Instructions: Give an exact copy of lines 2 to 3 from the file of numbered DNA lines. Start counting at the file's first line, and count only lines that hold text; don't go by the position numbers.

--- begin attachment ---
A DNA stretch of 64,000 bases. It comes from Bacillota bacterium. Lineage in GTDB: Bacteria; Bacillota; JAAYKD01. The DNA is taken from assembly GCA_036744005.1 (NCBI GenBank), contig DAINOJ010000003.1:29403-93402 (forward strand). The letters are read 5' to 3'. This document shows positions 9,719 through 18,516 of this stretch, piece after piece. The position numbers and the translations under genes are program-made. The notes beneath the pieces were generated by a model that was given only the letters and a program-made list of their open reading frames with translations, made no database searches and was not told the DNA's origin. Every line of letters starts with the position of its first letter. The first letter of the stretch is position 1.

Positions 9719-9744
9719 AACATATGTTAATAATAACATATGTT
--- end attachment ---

Positions 9719-9744
9719 AACATATGTTAATAATAACATATGTT